You’ve stressed the importance of the jetpack in all of your interviews and trailers thus far. Are we going to find a lot of elevated positions in which to place our mechs?

Yeah, definitely. The game has a lot of vertical elements. I think that’s why the Hawken title is kind of fitting, because right now I would say at least 50% of the battle plays out in the air. There’s a lot of people flying, swooping in, but there’s also a lot of walking because you can’t abuse it. Your fuel gauge has to be replenished before you can jump again [but] yeah, there’s definitely a lot of verticality to the gameplay.

Were those all light mechs in the trailers so far?

They were medium and light. The heavy one hasn’t been shown.

Any idea when we’re going to get our first look at the heavy mechs?

It will be a while. We’re gonna go sort of low-key for a while. The reason why we have all this video releasing is to get the public interest. … We’re basically close to signing a deal. We should go focus on making the game again, because it takes a lot of time and effort to make trailers and stuff like that, so we just want to get back to work and just focus on making the game.

So you found your publisher at this point?

Yeah.

The RPG points you’ve mentioned that are used to customize mechs before a battle: Are there going to be more options besides “speed,” “defense” and “offense” to put those points into?

Yeah, there probably will be. We’re revamping that whole UI interface, and there will be more customization. We’re definitely listening to what the fans are saying on the forums, and trying to make everyone happy. You know, there’s a certain vision for Hawken, but at the same time we want to please the fans.

Are you planning on supporting Hawken with downloadable content?

Yeah. For sure.

Is Adhesive Games still running with 9 people, or has the attention from the press warranted expanding the team to get the game ready faster?

Okay, so, Adhesive Games was originally six core people with three spots for interns on rotation. (laughs) All of our interns went back to school recently, so we’re actually back down to six right now, actually seven. We’re close to signing a deal and we’re hiring more people, so the team actually should be growing pretty fast, pretty soon.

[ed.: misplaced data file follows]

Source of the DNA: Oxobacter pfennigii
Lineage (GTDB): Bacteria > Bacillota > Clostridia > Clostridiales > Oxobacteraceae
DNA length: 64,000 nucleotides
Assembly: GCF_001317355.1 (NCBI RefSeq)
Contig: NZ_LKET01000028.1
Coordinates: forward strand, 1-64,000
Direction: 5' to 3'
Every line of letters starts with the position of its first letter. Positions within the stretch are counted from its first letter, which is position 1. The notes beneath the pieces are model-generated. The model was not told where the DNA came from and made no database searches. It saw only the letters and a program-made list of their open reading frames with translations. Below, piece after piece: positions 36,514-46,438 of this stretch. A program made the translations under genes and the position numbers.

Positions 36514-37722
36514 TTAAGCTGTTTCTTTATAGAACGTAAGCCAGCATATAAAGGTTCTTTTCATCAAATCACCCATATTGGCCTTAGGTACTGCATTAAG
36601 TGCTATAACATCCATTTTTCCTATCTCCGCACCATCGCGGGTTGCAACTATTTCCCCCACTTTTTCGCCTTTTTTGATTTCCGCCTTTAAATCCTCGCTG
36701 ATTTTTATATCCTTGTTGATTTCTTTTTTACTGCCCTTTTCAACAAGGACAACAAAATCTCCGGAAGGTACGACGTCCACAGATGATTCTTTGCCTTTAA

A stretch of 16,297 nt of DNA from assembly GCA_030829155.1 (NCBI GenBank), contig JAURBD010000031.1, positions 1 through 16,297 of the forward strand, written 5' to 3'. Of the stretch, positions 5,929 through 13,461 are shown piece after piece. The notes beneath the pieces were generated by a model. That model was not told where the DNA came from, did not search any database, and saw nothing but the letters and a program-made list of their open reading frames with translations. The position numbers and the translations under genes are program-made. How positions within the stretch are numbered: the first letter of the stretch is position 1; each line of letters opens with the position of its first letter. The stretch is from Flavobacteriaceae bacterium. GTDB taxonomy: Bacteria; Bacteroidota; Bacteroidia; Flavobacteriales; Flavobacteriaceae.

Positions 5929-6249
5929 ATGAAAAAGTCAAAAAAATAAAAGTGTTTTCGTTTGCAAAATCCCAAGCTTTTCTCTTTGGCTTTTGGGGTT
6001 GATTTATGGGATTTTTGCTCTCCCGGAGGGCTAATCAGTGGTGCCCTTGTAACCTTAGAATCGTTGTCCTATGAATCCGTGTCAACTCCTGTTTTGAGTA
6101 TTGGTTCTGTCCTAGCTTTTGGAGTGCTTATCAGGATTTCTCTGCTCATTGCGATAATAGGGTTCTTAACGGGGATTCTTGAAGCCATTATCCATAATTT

Your first demo in March was already looking very polished after only 9 months’ work. Could you guess how long it would have taken you to get to the same place in a corporate structure?

That’s a difficult question. The reason why we did a mech game, not just because like I’m a fan of the mechs and I used to love drawing robots and stuff like that, is actually we only had one animator on the team prior to starting out on this project, while we were still planning to do a 2D side-scroller. So we were like “Okay, one animator, we’re doing a 3D game, so I don’t think we can do a lot of human characters,” because that requires a lot of animation work. So we knew it had to be something robotic.

Sci-fi is also much faster to build in terms of environment, because you can repeat elements. You can’t repeat like one broken column ten times, it would look very weird like in a fantasy game or like in a real world kind of game, but you can repeat one techie-looking column like a hundred times and actually it’s fine. [Hawken] is a very modular design set that we can build in very quickly and keep the visual fidelity high. The reason Hawken can look high fidelity is the art direction that we chose, to keep very few pieces made, but then we can use them in very unique ways, and make it look much more impressive than it really is.

That’s the kitbashing you’ve talked about.

I mean, if we were doing Grand Theft Auto, like New York or something, there’s no way we could have that sort of fidelity level for nine guys. It looks good because, we just picked the “most bang for our buck” kind of art style.

Are PC/360/PS3 still the target distribution platforms?

Uh, I actually can’t comment on that at this point.

So that might be changing?

That might be changing, yeah.

Are you still on target for an early 2012 release?

No, actually, and I can’t even comment on that either.

You can’t even give us maybe a financial quarter? A rough idea?

Uh, actually, I can’t reveal that, no. Sorry.

No, don’t be sorry. It’s my job to ask, your job to say no in this case.

(laughs)
 

Dennis Scimeca is a freelancer from Boston, MA. His weekly video game opinion column, First Person, is published by Village Voice Media. He occasionally blogs at punchingsnakes.com, and can be followed on Twitter: @DennisScimeca.

Hawken: The Developers Talk About Mech Combat From The Outside In